Social Justice and Inclusion of Children With Diverse Needs in Mainstream Schools

Social Justice and Inclusion of Children With Diverse Needs in Mainstream Schools

Velisiwe Gasa (University of South Africa, South Africa)
Copyright: © 2018 |Pages: 15
DOI: 10.4018/978-1-5225-2578-3.ch011


This chapter opens with a broad statement that coins the social justice and inclusion as prominent concepts. The foundation is laid by giving a clear background using a South African context where there is a gap between the policy and implementation of social justice and inclusion of children in mainstream schools. This explanation goes further when the social justice, inclusion, and related concepts are conceptualised and the relationship brought forth. The main issues that temper social justice and inclusion in the mainstream schools are debated. Furthermore, there is an engagement regarding practices that hamper social justice and inclusivity of children with diverse needs. Finally, the solutions and recommendations that can be considered in dealing with the issues, controversies, or problems presented in this chapter are highlighted.
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Social justice is a requirement for a democratic society, and so is inclusive schooling. It is a cornerstone of inclusive education because a socially just system of education embraces inclusive schooling. This is highlighted by Nieuwenhuis (2010: 280-283) and Pendlebury and Enslin (2004: 40) when providing the indicators of a socially just system of education. These indicators are also prevalent in inclusive education and points to the interconnectedness between these concepts. These indicators demonstrate that a socially just system of education:

  • Excludes no children from access to education. In a social justice context, it respects the equal right to education for all, whereas in the inclusive education context it calls for the increase of access and participation of all the learners in schools that are inclusive.

  • Excludes no children from access to learning within schools. In a social justice context, it guards against internal exclusion, whereas in the inclusive education context it propels change in discriminatory attitudes and calls for the creation of welcoming communities and the development of an inclusive society.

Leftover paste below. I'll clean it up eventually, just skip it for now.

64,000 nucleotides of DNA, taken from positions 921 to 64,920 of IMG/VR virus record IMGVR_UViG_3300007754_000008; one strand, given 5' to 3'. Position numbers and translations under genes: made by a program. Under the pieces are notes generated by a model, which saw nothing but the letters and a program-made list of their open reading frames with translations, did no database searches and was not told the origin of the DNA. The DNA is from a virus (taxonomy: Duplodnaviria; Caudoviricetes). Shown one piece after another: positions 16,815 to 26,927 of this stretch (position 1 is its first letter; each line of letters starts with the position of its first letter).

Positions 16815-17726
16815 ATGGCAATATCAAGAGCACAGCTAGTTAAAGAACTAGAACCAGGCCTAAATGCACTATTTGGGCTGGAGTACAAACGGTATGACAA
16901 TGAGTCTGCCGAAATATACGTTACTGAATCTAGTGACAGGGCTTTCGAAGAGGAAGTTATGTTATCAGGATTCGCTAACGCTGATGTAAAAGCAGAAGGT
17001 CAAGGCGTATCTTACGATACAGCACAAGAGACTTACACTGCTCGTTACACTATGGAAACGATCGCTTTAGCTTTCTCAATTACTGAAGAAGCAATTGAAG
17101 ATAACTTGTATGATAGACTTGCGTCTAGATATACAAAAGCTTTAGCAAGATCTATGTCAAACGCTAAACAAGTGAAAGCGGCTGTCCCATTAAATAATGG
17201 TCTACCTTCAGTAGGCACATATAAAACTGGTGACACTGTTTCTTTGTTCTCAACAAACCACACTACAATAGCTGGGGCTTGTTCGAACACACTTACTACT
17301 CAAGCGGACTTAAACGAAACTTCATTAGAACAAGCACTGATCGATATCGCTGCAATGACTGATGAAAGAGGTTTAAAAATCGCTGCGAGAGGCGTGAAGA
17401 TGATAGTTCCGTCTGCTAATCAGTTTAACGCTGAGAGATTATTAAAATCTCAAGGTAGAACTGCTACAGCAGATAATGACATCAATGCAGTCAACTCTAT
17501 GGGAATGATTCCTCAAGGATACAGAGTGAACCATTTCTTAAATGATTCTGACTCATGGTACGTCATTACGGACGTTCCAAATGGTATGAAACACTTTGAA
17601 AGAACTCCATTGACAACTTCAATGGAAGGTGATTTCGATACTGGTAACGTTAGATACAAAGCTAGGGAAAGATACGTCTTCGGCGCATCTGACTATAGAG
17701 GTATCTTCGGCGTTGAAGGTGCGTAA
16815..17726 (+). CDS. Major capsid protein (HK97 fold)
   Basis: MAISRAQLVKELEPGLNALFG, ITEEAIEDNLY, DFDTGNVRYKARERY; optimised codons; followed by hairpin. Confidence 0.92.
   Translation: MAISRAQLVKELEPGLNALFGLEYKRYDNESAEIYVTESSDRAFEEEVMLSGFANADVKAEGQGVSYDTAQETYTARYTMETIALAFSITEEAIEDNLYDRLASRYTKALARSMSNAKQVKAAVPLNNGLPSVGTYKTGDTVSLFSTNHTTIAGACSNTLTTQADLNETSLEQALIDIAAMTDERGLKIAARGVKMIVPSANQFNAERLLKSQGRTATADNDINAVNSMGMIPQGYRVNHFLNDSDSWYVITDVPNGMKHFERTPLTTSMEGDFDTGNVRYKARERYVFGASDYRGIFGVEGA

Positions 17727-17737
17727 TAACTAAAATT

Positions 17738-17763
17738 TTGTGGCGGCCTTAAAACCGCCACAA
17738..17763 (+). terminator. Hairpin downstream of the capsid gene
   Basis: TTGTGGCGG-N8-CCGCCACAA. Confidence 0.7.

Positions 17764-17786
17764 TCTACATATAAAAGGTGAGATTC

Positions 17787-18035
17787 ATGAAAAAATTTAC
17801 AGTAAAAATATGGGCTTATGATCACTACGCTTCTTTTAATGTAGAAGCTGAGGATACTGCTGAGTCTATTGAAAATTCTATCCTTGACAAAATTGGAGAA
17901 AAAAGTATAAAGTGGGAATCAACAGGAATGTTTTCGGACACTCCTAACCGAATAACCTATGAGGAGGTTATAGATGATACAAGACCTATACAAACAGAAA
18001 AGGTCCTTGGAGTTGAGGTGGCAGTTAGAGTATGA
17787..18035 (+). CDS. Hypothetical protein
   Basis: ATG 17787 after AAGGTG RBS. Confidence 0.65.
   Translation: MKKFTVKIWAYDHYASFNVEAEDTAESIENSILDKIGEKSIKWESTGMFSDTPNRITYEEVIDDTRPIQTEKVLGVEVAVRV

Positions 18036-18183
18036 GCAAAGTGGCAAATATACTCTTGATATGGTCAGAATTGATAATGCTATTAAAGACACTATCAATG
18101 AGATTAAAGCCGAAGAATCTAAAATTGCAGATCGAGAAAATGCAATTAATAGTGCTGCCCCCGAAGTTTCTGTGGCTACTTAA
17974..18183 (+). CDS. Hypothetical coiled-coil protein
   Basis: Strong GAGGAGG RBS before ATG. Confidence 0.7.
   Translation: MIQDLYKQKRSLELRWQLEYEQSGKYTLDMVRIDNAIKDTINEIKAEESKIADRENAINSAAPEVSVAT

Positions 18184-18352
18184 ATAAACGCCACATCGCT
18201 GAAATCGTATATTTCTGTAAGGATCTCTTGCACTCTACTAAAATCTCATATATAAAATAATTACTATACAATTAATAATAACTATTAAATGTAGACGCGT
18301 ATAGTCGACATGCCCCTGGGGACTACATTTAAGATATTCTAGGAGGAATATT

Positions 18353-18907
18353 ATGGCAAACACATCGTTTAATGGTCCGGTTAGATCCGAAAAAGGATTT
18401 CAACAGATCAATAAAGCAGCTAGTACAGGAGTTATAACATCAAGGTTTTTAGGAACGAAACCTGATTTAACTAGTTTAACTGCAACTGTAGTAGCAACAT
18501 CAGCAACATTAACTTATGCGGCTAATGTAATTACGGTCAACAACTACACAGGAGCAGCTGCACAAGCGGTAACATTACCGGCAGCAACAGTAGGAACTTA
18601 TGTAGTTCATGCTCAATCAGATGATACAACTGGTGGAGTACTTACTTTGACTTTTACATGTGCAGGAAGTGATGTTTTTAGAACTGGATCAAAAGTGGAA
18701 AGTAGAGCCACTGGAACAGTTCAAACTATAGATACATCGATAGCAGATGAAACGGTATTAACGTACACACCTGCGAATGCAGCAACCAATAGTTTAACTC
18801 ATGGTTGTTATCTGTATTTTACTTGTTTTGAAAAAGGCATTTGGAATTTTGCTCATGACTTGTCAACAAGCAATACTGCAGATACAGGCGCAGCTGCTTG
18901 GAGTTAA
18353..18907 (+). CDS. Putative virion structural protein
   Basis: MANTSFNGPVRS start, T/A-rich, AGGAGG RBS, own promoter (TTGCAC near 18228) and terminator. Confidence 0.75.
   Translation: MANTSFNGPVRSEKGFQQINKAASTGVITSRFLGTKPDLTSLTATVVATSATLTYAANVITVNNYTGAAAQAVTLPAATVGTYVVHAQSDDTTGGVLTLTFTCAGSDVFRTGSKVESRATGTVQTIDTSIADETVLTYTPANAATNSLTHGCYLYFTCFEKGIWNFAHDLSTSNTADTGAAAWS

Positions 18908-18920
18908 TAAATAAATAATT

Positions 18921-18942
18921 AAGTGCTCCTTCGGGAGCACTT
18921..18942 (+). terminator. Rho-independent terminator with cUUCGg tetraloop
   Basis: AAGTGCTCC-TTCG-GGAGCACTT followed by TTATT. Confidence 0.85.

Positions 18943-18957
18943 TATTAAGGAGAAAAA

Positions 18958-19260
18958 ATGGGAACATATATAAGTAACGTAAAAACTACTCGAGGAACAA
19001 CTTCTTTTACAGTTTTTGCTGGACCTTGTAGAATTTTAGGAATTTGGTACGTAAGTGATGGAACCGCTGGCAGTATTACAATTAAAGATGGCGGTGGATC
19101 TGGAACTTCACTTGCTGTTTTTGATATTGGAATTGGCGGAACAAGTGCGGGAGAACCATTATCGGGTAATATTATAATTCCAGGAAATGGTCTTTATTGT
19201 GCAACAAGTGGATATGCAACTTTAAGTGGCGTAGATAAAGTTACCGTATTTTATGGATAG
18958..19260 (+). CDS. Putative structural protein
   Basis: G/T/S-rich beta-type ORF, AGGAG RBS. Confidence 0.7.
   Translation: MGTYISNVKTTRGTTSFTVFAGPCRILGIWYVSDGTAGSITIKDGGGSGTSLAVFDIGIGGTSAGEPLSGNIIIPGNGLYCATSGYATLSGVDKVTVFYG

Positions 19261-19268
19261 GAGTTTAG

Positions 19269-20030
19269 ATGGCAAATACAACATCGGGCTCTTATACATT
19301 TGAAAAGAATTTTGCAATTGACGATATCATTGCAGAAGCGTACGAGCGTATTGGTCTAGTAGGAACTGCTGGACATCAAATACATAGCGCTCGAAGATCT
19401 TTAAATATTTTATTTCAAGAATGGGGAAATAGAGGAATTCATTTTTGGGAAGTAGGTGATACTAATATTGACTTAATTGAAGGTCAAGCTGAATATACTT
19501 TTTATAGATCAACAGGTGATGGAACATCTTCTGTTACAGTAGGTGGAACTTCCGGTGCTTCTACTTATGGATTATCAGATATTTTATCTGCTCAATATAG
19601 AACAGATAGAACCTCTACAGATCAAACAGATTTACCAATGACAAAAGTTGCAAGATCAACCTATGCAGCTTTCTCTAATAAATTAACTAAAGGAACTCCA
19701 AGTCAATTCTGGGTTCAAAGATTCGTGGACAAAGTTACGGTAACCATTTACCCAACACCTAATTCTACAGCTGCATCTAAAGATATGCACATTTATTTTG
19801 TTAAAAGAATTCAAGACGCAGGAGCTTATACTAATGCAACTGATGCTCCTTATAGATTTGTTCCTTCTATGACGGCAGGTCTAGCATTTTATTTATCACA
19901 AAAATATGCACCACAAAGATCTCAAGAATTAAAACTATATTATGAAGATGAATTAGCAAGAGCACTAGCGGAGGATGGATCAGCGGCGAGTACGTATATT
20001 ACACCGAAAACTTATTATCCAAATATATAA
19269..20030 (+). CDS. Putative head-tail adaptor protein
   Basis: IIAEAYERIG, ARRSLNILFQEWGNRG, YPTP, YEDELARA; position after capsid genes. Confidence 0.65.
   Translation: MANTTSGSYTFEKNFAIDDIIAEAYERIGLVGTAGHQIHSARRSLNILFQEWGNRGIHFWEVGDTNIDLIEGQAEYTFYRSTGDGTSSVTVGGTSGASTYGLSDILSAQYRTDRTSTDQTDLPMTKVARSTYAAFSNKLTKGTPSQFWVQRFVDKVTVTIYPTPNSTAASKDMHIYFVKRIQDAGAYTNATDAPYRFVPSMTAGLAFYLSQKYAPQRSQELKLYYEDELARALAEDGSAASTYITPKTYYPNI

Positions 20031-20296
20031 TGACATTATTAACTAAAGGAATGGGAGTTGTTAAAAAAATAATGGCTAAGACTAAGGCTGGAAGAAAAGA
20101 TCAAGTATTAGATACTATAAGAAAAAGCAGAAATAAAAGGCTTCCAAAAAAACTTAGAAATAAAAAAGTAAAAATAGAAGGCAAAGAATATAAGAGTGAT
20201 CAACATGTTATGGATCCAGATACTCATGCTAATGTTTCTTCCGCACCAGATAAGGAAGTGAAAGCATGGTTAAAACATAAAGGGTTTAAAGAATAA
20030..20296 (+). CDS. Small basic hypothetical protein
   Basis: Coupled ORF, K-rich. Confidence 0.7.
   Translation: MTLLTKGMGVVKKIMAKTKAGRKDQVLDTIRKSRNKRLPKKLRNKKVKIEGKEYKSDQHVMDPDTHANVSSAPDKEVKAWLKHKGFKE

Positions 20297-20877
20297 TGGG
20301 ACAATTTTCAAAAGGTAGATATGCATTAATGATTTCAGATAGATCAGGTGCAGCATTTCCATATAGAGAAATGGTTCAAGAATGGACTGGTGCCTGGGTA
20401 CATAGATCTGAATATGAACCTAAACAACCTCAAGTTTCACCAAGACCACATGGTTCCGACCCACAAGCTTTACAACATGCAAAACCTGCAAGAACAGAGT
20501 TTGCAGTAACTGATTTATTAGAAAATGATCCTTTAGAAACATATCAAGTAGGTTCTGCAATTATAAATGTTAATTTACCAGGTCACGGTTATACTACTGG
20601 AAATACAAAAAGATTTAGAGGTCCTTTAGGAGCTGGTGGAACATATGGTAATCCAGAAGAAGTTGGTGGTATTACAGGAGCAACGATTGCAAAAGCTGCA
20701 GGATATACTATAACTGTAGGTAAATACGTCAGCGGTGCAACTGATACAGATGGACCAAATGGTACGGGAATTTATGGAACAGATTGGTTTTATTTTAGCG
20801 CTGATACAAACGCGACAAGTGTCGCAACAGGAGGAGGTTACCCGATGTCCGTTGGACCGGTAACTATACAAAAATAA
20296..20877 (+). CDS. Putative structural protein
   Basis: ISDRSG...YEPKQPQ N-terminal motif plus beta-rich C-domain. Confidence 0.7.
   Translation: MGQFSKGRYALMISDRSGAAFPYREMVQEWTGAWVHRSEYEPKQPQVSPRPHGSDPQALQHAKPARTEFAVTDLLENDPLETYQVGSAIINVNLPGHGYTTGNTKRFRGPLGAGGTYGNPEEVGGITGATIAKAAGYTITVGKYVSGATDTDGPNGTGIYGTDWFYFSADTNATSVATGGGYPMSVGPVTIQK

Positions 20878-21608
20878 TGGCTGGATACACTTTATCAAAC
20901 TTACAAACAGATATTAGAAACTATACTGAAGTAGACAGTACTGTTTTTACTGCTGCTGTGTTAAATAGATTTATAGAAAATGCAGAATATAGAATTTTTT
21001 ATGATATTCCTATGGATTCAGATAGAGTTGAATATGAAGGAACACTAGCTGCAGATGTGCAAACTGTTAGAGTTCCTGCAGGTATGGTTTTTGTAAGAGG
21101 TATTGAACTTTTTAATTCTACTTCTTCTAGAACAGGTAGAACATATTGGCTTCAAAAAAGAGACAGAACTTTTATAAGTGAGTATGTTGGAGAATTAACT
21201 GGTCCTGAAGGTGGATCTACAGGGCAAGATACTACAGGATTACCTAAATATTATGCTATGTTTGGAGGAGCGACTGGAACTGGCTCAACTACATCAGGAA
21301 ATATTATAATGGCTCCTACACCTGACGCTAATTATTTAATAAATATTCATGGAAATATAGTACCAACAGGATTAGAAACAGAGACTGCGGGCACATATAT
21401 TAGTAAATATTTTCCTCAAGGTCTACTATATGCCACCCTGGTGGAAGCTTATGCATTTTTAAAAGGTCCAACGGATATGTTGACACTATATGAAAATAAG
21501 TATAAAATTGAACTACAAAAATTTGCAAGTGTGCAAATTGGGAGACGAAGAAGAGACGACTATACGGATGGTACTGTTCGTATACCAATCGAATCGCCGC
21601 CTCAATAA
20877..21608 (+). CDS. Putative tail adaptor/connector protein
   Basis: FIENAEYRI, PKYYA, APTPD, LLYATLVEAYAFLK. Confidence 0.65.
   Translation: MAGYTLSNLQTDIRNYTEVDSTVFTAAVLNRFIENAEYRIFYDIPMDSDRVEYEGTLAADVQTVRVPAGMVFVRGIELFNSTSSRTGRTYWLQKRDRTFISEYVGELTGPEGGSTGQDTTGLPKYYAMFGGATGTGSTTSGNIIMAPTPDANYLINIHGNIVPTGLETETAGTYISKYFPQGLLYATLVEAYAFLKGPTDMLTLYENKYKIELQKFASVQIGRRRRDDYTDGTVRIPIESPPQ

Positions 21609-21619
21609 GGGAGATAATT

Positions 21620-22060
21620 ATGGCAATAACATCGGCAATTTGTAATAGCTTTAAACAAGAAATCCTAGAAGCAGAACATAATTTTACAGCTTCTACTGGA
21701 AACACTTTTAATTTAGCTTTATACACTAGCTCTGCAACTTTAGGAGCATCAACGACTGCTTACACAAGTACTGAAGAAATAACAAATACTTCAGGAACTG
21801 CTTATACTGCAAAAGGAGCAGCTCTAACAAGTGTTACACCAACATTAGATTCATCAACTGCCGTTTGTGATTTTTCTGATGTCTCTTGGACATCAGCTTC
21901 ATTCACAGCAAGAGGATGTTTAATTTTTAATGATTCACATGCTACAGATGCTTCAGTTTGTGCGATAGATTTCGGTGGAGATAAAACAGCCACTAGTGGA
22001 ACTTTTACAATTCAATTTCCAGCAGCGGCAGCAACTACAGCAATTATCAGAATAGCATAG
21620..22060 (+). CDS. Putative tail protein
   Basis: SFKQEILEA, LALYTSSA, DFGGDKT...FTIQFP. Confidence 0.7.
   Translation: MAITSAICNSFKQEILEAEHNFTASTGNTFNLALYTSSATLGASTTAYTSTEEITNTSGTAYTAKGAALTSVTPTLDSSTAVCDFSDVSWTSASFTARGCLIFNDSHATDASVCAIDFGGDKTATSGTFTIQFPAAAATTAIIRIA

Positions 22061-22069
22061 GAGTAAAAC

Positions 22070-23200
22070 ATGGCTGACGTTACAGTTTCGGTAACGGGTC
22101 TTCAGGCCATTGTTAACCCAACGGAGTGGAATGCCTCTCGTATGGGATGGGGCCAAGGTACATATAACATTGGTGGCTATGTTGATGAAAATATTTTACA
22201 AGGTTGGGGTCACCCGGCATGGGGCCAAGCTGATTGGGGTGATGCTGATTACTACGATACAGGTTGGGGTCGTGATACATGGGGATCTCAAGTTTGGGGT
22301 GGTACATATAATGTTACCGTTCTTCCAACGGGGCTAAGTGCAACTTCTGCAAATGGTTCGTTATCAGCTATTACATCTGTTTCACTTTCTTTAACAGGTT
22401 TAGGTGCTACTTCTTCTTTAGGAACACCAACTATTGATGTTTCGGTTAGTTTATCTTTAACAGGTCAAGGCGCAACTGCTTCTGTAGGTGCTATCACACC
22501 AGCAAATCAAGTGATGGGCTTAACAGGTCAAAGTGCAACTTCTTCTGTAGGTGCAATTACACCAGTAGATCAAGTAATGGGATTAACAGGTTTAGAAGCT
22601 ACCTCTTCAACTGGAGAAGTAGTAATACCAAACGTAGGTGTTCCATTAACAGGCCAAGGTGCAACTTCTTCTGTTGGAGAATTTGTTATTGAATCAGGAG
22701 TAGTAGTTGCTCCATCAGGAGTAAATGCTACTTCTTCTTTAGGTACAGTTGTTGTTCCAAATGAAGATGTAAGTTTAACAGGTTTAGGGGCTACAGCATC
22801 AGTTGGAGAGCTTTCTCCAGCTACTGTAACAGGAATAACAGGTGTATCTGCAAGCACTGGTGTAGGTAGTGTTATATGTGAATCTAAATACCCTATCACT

• Provides opportunities and support for all children to exercise the range of functions necessary for developing their mature adult capabilities;

  • Reduces or, better, abolishes structural forms of oppression that restrict peoples’ access to resources and opportunities for developing and exercising their capacities or capabilities for living a decent human life. Without social justice and educational inclusion, groups and individuals are deprived of opportunities for developing those capabilities essential to living a fully human life.

  • Takes human agency seriously and enables the self-development and self-determination of all citizens. In social justice as well as in inclusive education, self-development and self-determination are exactly what is required for disadvantaged and marginalised people – such as those living with a disability, those differed in class, ethnicity, gender, sexuality, religion and language as well as those from a poverty stricken homes or homeless. These will help them to break out of the cycle of exclusion.

This chapter makes a case for a conception of social justice, inclusion and inclusive education in order to highlight the diverse needs of disadvantaged and marginalised children.



School inclusion has been a tool of South African government over the last decade to try to address some of the social injustices that happened particularly during apartheid era and which disadvantaged a large number of learners. The lack of school inclusion has been labelled as affecting both the quality of life of individuals and the equity and cohesion of society as a whole. The indicators for this exclusion are the lack, or denial of resources, rights, goods, and services. It also involves the inability of the individuals or designated groups to participate in the normal activities available to the majority of the people in a society. This is a concern for social justice as it propagates that people should have sufficient financial and other resources to participate in economic, social, cultural and political life (National Pro Bono Resource Centre, 2011).

Moreover, social justice advocates the creation of fair institutions and institutional frameworks that provide schools that are socially inclusive in such a way that they justly cater, accommodate and support learners with diverse needs. It is about making the systems and structure of society more just, rather than seeking justice in individual cases. This is the main principle of inclusive education which states that it is incorrect to assume that barriers to learning reside primarily within the learner. Therefore, it calls for the shift in focus from individual learner to the entire learning system. It can be said that both social justice and inclusive education advocate the positive intervention of government to tackle structural inequalities or barriers (Department of Education, 2001; The International Forum for Social Development, 2006).

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